Sergio Alcubilla never planned to run for Congress against U.S. Rep. Ed Case. He wanted to run for lieutenant governor instead.

Alcubilla remembers well the moment he decided to enter the political fray.

It was February 2021, deep into the Covid-19 pandemic, and he was rallying at the state capitol in support of workers who were struggling to gain access to unemployment benefits. At the time, Alcubilla was a board member for the Hawaii Workers Center, which had helped organize the demonstration.

Standing in the open air rotunda, he looked up and saw people staring over the railings.

The legislative session was in full swing, but due to coronavirus safety precautions the building was closed to the public. Among the only people allowed in were lawmakers, staff and lobbyists.

Sergio Alcubilla supporters gather and hold signs along South King Street and Beretania Street.
Sergio Alcubilla, second from right, gathers with his supporters along South Beretania Street in downtown Honolulu. Cory Lum/Civil Beat/2022

“We were there at the bottom and people were looking down at us,” Alcubilla said. “We had hundreds of people there and they were rallying for help. Some of them had waited months for their unemployment insurance. I was feeling so frustrated that day because there was this sense that nobody really cared about your average, everyday worker.”

Alcubilla first considered running for lieutenant governor since it’s a position with few official duties — certifying legal name changes being the primary responsibility — and lots of leeway to take on special projects.

Then he had a conversation with one of his mentors, who, like him, is a Filipino immigrant.

Civil Beat Elections Guide

Amy Agbayani is an emeritus vice chancellor of student diversity and equity at the University of Hawaii Manoa, an immigrant rights advocate and a respected member of Hawaii’s sizable Filipino community.

She’s also politically connected.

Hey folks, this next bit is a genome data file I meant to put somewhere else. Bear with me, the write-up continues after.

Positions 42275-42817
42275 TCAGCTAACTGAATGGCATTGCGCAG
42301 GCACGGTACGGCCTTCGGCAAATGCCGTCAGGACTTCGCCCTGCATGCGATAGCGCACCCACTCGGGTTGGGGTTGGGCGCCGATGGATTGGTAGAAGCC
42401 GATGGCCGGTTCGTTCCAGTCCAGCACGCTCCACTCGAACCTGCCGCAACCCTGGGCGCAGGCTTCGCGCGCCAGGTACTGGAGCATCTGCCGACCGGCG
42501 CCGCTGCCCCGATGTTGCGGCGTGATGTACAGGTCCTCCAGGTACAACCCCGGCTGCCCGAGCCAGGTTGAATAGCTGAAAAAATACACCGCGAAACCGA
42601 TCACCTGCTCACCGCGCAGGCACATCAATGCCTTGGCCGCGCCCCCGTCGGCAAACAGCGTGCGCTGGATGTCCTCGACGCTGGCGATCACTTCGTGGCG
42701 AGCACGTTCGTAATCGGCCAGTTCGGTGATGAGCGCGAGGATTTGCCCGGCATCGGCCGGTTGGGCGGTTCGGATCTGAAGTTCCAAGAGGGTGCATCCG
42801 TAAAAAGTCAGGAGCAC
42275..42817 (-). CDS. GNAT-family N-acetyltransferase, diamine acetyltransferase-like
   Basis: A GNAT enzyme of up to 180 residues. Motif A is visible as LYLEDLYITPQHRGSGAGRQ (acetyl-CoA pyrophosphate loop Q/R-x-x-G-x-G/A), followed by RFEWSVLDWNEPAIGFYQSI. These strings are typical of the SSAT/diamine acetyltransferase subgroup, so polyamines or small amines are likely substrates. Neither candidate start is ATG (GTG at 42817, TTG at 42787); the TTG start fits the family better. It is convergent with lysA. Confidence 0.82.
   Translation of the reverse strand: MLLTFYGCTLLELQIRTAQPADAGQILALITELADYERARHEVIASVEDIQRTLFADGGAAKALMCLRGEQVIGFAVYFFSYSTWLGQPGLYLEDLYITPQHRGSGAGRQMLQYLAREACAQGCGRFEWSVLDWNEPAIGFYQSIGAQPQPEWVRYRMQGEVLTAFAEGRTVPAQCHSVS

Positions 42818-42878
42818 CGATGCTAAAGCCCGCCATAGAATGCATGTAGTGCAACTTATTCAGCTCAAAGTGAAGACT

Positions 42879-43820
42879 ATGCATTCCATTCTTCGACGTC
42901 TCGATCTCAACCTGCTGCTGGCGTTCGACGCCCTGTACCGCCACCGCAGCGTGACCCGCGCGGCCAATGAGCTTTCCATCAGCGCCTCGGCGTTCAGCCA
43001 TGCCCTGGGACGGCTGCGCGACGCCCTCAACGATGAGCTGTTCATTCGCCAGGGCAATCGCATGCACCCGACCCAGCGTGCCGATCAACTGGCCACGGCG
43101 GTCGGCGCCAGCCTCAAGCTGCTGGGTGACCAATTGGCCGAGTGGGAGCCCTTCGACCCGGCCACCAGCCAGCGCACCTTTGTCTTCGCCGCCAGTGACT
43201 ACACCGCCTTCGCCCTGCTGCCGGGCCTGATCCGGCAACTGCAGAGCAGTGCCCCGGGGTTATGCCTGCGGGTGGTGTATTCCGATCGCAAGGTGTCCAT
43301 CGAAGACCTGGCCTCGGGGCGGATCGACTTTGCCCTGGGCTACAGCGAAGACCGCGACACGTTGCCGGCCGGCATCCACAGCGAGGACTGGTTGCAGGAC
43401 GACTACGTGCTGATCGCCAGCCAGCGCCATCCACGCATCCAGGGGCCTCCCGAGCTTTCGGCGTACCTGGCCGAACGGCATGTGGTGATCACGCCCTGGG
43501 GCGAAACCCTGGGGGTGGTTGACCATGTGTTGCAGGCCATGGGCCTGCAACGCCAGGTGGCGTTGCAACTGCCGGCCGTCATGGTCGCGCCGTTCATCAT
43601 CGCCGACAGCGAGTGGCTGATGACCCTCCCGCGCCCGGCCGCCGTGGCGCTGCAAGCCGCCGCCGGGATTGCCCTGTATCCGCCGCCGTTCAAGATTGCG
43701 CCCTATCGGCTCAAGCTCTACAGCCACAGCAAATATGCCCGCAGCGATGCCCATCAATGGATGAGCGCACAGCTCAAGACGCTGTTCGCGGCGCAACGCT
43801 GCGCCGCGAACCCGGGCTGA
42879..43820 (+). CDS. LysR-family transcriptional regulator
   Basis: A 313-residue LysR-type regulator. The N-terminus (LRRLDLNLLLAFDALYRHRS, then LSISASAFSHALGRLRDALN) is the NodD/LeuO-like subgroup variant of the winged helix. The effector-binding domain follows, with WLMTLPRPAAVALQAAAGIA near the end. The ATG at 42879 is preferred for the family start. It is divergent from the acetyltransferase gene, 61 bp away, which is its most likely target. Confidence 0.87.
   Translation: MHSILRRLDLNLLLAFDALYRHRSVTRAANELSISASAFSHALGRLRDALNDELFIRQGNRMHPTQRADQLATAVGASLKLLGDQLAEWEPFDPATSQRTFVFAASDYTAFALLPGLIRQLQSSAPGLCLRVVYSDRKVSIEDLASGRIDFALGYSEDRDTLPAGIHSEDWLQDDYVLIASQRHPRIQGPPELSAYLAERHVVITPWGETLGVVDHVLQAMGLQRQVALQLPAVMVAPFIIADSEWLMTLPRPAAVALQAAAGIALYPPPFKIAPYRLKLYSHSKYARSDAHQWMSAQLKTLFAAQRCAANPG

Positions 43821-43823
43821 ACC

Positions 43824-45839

Last year, Agbayani was named to President Joe Biden’s advisory commission on Asian Americans, Native Hawaiians and Pacific Islanders to help the administration push back against anti-Asian hate and develop new policies to provide more opportunity to the AANHPI community.

When Alcubilla asked Agbayani about the lieutenant governor’s race, she quickly steered him away from what promised to be a crowded field that has since grown to include well-known candidates such as state Rep. Sylvia Luke, former Honolulu City Council chairman Ikaika Anderson and Chamber of Commerce Hawaii president Sherry Menor-McNamara, and toward Hawaii’s 1st Congressional District, where Case had yet to draw a serious challenger since winning the seat in 2018.

Agbayani saw an opening for Alcubilla, she said, in part because he was a progressive Democrat who could attack Case from his left.

She also thought Alcubilla could take advantage of Case’s antagonistic position toward Biden’s $3.5 trillion Build Back Better spending plan that sought to raise taxes on the rich to help address some of the nation’s most intractable issues, from affordable housing and childhood poverty to climate change.

Case was one of only a handful of moderate Democrats who initially held up passage of the bill due to concerns about its overall costs and his desire to pass a separate bipartisan infrastructure plan. He was the only one who represented a safe Democratic district. The others were on the frontlines of GOP efforts to retake the House in 2022.

“He was totally tone deaf,” Agbayani said, pointing out that many of Hawaii’s residents are already struggling with low wages, a high cost of living and the reality of residing on islands threatened by warming temperatures and rising sea levels.

“The Build Back Better bill was the last straw,” she said. “I told Sergio this is a very important race and we need someone to really articulate those positions.”